Robert G. Björk
|Publicerad i||Book of Abstracts, Grazing in a Changing Nordic Region, 12-15 th of September, 2016, Reykjavík, Iceland|
|Förlag||The Nordic Genetic Resource Center|
Institutionen för geovetenskaper
Institutionen för biologi och miljövetenskap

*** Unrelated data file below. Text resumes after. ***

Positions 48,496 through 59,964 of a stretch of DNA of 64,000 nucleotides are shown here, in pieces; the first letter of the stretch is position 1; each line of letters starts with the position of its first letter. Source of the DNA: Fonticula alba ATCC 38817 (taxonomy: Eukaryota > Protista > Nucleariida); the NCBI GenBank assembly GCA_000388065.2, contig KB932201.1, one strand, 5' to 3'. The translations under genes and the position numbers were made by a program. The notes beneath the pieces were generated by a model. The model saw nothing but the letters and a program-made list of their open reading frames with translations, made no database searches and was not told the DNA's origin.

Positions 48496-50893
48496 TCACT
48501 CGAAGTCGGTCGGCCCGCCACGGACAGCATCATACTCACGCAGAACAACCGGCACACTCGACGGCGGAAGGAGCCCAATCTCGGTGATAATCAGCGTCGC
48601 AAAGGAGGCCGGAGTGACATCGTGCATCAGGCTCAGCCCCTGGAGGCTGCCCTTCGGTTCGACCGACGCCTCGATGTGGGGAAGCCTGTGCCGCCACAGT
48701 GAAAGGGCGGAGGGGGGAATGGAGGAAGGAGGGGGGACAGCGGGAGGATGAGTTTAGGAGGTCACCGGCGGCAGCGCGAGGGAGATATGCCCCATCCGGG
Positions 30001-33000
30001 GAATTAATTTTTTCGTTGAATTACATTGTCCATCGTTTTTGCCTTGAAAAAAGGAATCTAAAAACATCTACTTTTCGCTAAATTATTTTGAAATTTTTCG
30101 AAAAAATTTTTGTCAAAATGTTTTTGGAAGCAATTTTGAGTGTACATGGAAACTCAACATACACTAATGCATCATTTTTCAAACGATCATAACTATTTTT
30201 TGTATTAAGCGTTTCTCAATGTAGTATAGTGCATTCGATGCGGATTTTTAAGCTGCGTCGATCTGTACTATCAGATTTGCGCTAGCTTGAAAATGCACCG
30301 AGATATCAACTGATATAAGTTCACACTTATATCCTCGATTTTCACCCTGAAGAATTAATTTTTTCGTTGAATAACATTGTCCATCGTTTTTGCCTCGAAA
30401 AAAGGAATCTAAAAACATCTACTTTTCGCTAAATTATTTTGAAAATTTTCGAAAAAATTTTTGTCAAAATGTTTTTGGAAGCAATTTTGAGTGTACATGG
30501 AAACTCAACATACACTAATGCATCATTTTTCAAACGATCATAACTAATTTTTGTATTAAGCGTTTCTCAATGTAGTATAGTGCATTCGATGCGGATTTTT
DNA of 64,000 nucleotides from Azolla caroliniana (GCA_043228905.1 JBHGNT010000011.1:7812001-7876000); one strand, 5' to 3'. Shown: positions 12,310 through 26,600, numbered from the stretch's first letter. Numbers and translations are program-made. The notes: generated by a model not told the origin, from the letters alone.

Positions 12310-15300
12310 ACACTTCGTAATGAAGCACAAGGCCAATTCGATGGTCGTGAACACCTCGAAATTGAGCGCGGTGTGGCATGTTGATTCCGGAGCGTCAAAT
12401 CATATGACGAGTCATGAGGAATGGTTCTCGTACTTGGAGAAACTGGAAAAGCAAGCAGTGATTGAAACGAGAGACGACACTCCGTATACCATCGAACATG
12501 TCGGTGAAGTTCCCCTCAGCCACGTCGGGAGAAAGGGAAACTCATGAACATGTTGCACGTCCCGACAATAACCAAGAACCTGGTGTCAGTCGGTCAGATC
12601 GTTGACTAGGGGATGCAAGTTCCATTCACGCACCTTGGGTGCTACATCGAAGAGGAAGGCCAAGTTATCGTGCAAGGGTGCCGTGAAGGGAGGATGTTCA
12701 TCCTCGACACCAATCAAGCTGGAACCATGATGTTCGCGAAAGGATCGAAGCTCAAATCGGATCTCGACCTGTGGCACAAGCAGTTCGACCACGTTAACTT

The warming of recent years has caused a shift in plant community structure in arctic areas and one of the most obvious changes is the expansion of shrubs. However, studies have found that reindeer can influence ecosystem responses to warming and inhibit shrub expansion. In this project we have revisited grazed (ambient) and ungrazed (fenced) study plots, at the southern as well as the northern limits of the Scandes mountain range, to investigate how the vegetation had changed in response to increasing temperatures between 1995 – 2012 occurring across the Scandes. Several plant communities within the Forest-Tundra Ecotone (FTE) were studied. Furthermore, we examined the impact of reindeer grazing on the production of extramatrical mycelia (EMM) and community structure of the ectomycorrhizal fungi using ingrowth mesh bags, nitrogen cycling using PRS-probes and fluxes of greenhouse gases. At shrub and grass heaths the evergreen shrubs nearly doubled from 1995-2012, whether grazed or not. Deciduous shrubs, too, showed a significant increase over time but, contrary to the evergreen shrubs, they also showed a positive effect of reindeer exclosure. Deciduous shrub cover had increased from 11% to 19% in ambient plots and 32% in fenced plots. Reindeer grazing was also found to significantly limit the advancement of tall (over 30 cm in height) dwarf birch and willow species at the grass meadow and shrub heaths. At the mountain birch forest sites, too, evergreen shrubs showed the greatest rise, increasing on average from 20% to 47% with no effect of reindeer exclosure, while the increase in deciduous shrubs was not as large as at the heath sites. Nor was there any treatment effect. The EMM production, at the shrub heath sites in the southern mountains, was 3 times larger in ambient plots than exclosures, which could be explained by a decreased abundance and an increased carbon (C) allocation to the roots of dwarf birch (Betula nana) when reindeer are present. However, this alteration of C did not affect the CO2 flux at the site, although the CO2 flux at the most productive site, grass meadow, showed a general pattern of lower fluxes from grazed plots. We conclude that shrub expansion is occurring rapidly in the Scandes mountain range. Reindeer, however, may restrain the expanding shrub cover and affect the C allocation in plants, in turn influencing the EMM production and in the longer term, potentially, the soil C budget.